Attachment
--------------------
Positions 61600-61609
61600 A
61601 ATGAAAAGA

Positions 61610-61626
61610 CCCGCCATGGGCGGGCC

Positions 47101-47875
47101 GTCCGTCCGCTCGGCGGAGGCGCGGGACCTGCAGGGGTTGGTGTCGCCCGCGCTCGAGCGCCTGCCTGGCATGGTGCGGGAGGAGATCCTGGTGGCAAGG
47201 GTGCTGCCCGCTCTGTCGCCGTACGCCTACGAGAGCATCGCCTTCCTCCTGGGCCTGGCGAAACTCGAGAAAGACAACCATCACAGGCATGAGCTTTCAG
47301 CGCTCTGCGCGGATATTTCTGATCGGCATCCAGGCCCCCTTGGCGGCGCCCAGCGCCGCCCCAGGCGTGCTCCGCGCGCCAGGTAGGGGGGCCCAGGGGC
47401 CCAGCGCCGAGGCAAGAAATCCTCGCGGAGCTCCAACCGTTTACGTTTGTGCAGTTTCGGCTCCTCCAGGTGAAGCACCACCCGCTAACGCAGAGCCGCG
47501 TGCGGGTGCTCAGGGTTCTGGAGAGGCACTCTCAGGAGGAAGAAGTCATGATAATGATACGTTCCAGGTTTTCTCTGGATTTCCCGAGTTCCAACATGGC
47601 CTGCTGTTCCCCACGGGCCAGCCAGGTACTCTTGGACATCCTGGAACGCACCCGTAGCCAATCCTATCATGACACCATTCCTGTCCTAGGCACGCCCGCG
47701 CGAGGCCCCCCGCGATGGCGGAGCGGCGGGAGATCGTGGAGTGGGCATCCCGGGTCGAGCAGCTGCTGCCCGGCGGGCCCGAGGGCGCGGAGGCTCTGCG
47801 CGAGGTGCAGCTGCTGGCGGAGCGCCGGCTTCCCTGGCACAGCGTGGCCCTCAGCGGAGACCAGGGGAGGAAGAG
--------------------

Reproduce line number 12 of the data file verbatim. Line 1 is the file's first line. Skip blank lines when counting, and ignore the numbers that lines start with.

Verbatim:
47601 CTGCTGTTCCCCACGGGCCAGCCAGGTACTCTTGGACATCCTGGAACGCACCCGTAGCCAATCCTATCATGACACCATTCCTGTCCTAGGCACGCCCGCG